Roald Dahl’s very big imagination comes from a
“secret compartment in his brain.”

On Friday we visited the Roald Dahl Museum in Great Missenden.  The museum tells the story of the children’s author, from his prank-filled childhood to his career as a pilot during WWII to his beginnings as a writer.

His writing hut has been transferred to the museum, along with his writing chair and desk.

Roald Dahl writing hut

The inside of Dahl’s writing hut, where children’s classics such as Charley and the Chocolate Factory and James and the Giant Peach were written.

I found myself getting inspired by this giant of a writer: Roald Dahl was 6′ 5 & 3/4″ tall, a BFG in his own right. Posted around the museum are Roald Dahl’s comments about writing and his dedication to the writing life.

“My work routine is very simple. And it’s always been the same, for the last forty-five years. I go out to my writing hut at ten o’clock in the morning, and I stop at twelve. In the afternoon, I return for another two hour session from four to six. I have a comfortable chair; I’ve got a writing desk. It’s got on it dark green billiard cloth which is very soft on the eyes. I put a roll of corrugated paper under it so that it’s exactly at the right angle. I have an old leather trunk, filled with blocks of wood, to put my feet on. Once you’re in here, you can lose yourself in your work. It is my little nest, my womb.”

My advice to you is: Whether it is with a group of characters or an idea for the plot, begin to write. Everything develops under the pencil as you begin to write. It really does.

“My advice to you is: Whether it is with a group of characters or an idea for the plot, begin to write. Everything develops under the pencil as you begin to write. It really does. And as Hemingway told me: ‘When you are going good, stop writing.’ Terrific, because then you can pick up again!”

“So when you meet a musician or a writer, you shouldn’t be surprised that they look exactly like ordinary people, because in that part of their lives they are… They are ordinary people who have a secret compartment somewhere in their brain which they can switch on when they become quite alone and go to work.”They are ordinary people who have a secret compartment somewhere in their brain which they can switch on when they become quite alone and go to work.”

They are ordinary people who have a secret compartment somewhere in their brain which they can switch on when they become quite alone and go to work.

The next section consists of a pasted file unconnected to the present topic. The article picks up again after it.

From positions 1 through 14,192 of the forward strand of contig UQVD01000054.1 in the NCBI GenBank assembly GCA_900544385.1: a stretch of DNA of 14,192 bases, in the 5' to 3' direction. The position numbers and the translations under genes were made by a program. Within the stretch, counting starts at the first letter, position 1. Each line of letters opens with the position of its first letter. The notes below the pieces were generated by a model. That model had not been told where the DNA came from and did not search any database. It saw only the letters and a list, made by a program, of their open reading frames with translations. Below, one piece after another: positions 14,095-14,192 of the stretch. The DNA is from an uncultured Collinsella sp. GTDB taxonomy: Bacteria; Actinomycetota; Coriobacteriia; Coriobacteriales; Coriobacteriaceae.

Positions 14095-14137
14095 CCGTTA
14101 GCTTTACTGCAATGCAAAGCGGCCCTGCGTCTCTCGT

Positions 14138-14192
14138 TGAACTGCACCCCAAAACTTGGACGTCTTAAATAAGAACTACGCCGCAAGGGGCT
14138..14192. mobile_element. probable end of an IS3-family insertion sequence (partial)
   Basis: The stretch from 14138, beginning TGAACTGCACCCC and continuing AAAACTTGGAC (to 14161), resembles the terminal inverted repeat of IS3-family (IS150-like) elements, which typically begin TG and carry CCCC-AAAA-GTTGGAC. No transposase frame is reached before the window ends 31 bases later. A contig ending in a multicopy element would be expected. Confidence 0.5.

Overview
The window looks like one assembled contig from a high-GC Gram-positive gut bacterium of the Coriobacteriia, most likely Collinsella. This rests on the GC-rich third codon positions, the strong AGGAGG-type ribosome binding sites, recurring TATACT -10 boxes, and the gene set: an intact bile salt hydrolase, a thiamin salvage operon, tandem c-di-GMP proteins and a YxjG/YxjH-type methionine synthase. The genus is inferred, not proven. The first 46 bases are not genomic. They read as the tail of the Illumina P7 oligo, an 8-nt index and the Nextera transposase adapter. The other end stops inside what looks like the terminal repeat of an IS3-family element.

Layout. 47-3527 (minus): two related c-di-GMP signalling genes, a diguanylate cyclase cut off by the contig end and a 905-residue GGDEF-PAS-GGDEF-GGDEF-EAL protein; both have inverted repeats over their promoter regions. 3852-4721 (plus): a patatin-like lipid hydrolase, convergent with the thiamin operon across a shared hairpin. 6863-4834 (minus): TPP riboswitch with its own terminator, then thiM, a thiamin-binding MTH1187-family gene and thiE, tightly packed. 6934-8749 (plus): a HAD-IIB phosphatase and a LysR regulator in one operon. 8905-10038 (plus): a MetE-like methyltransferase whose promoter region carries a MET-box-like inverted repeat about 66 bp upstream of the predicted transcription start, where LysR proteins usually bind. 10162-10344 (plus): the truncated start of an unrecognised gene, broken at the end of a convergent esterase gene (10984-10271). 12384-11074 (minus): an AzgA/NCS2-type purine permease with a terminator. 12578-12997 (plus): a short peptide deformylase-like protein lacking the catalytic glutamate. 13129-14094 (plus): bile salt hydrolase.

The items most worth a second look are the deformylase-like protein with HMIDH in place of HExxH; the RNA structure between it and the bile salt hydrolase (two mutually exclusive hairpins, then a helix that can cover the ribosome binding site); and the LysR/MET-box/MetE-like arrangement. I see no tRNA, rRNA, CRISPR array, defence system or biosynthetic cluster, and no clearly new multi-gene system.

His comments, coming at a time when I’m dedicating every free moment to writing, made an impact on me. My best writing is done when I have a routine, and when I put my writing routine above everything else.

I don’t need a writing hut; all I need is a hard and fast routine. It’s a simple realization, but one I really need at this busy moment in my life.

The museum is about forty-five minutes from London off the A413 in Great Missenden. It’s easy to spot: look for the purple building.

For more information, go to http://www.roalddahlmuseum.org.

For inspiration, go to where you can be alone and switch on that secret compartment in your brain.

5 Comments on Roald Dahl: Every writer has a secret compartment in his brain

  1. Ruby
    June 10, 2012 at 3:11 pm (6 years ago)

    Nice quotes. I love that museum, and so do the kids. It is very child-focused but people often forget that Dahl wrote grown-up stuff too. And, obviously, his advice for writers is well worth heeding.

    Reply
    • KathrynB
      June 10, 2012 at 8:18 pm (6 years ago)

      I loved it too, even though we went as sort of an afterthought–nothing else to do on a windy dreary day!

      Reply
  2. Gabi Stevens
    June 10, 2012 at 5:20 pm (6 years ago)

    I want a writing hut too. And no other responsibilities for about a week. No dinners, no dogs, no children, no husband, no laundry, no phones, and no bills to pay. 🙂

    Reply
    • KathrynB
      June 10, 2012 at 8:17 pm (6 years ago)

      I love that idea, especially the no dogs/children/husband/laundry/phones. But I must insist on dinner!

      Reply

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